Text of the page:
Red Zinfandel, White Zinfandel

White Zinfandel is one of California’s all-time most-successful accidents. Zinfandel, the grape from which both red and white wine is made, is almost black in color. Although the vine is infamous for its unevenly-ripening berries (often, ripe black berries will hang next to a tart, green, small berry on the same bunch), White and Red Zinfandel are made from the same, dark grape.

To understand White Zinfandel’s story, it is important to look back through history. The grape, which has Croatian origins, made its way to the eastern United States in the early 19th Century. It migrated west, to California, with those seeking gold. Zinfandel gradually spread across Napa and Sonoma counties – and its popularity grew significantly when someone gave a glass of red Zinfandel to a French winemaker working in California, who is reported to have said it tasted like a good red Bordeaux.

Zinfandel is also a high-yielding grape. During the mid to late 19th century, its ability to produce large quantities of grapes proved its most prized quality of all. The grape was heavily planted in California, and its popularity continued through prohibition, when it was the preferred grape for “Home Winemakers.”

White Zinfandel was the accidental brainchild of Bob Trinchero, of Sutter Home winery, in 1972. Sutter Home produced a premium Red Zinfandel – but Trinchero felt that the high-yielding vines didn’t produce wines with enough flavor, so he used a saignée method (draining off some of the grape juice from the skins right after the grapes go into the tank) to concentrate the flavor intensity. He then fermented that wine into a dry, pale-pink rose wine. Then in 1975, Trinchero tried to make a similar wine, but his wine underwent a “stuck fermentation” (when the yeasts stop converting sugar into alcohol) – and rather than throw away the sweet, pale-pink wine, he decided to sell anyway.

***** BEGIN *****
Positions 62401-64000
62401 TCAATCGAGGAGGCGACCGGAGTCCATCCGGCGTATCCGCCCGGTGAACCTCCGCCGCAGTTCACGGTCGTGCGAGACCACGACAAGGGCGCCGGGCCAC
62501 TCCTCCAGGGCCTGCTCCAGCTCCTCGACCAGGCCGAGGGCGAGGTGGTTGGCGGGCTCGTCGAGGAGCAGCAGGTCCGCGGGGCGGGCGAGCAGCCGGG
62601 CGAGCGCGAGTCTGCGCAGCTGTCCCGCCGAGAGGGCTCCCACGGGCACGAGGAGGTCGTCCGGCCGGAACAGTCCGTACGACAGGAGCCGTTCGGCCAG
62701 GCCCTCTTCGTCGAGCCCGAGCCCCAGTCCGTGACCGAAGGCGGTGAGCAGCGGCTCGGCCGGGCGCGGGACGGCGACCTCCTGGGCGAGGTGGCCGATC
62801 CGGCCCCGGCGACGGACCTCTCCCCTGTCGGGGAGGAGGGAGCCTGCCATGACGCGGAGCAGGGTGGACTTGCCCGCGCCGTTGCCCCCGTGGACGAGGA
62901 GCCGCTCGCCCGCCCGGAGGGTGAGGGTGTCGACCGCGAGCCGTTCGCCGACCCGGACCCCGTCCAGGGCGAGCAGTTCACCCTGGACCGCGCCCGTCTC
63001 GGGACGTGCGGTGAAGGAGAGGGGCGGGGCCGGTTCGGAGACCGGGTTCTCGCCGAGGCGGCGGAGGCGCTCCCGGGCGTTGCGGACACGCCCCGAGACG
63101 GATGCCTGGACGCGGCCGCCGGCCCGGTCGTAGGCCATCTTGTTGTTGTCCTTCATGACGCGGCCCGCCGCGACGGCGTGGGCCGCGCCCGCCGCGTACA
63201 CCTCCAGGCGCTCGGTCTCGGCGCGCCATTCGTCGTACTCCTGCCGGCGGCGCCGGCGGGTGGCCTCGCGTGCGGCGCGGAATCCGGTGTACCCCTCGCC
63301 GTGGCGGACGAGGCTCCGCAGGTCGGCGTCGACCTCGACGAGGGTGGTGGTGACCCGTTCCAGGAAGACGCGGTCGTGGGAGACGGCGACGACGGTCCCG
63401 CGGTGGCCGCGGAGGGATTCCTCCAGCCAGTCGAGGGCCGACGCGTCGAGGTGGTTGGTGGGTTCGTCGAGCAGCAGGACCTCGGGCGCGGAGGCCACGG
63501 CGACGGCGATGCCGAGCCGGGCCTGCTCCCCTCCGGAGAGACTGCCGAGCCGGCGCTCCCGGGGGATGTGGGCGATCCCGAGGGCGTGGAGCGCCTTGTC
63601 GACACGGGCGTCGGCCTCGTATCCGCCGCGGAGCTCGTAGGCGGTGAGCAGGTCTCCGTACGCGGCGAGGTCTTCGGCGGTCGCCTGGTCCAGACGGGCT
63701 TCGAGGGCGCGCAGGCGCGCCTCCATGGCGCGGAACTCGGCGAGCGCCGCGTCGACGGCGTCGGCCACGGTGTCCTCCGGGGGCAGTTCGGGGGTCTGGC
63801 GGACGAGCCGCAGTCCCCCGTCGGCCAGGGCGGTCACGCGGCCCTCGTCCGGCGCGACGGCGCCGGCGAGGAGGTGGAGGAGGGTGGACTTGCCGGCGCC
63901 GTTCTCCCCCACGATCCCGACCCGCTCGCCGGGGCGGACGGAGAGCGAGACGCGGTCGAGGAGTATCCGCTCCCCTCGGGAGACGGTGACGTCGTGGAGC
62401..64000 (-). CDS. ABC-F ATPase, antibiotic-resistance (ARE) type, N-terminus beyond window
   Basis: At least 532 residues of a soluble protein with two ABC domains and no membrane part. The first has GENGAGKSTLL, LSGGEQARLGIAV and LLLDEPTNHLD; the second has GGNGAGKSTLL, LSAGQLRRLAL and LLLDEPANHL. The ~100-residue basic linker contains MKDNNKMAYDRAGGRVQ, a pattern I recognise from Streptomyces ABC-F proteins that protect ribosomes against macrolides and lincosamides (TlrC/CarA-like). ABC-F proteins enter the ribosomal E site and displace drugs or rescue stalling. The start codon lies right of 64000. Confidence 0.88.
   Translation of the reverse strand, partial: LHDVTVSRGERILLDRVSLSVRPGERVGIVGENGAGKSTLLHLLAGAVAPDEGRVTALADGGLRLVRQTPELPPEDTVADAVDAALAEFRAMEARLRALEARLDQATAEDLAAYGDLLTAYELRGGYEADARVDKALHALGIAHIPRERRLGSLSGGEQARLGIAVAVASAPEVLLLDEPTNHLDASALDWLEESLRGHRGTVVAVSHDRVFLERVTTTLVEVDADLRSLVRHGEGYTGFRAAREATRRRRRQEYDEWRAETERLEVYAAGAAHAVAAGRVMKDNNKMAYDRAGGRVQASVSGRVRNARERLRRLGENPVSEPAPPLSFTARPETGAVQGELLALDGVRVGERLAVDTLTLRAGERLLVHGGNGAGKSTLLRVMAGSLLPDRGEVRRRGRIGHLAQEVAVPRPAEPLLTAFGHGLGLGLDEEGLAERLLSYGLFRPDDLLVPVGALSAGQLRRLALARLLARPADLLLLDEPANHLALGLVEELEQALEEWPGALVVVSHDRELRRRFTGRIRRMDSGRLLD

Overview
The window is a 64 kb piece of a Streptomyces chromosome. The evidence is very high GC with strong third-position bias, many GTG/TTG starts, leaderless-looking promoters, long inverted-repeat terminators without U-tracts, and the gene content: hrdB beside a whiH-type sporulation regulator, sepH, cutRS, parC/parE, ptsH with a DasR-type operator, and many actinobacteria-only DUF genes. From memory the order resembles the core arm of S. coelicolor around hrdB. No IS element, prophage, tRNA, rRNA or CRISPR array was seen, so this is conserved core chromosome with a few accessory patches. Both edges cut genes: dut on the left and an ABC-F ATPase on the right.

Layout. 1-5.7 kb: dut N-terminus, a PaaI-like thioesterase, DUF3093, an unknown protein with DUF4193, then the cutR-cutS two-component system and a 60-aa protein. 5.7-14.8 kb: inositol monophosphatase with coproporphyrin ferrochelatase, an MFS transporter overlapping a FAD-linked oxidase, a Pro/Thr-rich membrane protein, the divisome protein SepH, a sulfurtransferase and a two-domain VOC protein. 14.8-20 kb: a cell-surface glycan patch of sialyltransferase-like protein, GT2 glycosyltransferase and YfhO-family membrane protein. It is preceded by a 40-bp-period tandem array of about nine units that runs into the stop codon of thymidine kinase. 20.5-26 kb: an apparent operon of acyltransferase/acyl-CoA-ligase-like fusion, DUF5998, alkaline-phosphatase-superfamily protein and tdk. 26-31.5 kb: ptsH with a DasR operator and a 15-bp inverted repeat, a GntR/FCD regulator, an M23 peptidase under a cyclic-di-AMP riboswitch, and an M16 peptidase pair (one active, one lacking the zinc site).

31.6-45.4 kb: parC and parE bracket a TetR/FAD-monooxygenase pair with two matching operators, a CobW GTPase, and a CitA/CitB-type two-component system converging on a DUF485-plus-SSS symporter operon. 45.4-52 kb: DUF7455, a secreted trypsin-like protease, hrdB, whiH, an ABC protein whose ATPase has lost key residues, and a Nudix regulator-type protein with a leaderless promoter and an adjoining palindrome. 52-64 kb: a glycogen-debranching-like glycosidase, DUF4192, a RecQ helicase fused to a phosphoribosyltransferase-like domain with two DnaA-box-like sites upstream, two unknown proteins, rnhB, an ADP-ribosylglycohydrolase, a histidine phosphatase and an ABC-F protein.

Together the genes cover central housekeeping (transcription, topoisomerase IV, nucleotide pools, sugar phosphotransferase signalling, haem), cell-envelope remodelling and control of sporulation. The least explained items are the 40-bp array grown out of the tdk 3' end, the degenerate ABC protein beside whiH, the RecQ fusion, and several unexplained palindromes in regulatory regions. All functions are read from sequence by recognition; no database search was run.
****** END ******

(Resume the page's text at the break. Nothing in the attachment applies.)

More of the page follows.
That sweet “White Zinfandel” became hugely popular with wine drinkers in America. Today, white Zinfandel outsells red Zinfandel in the US by a ratio of 6:1! Other California winemakers were thrilled by Trinchero’s mistake; it finally gave California growers a market for their Zinfandel plantings – and appealed to a new market of white wine drinkers.

For information on the episode featuring Paso Robles Zinfandel, click: Episode Guide: Zeroing in on Zinfandels from California.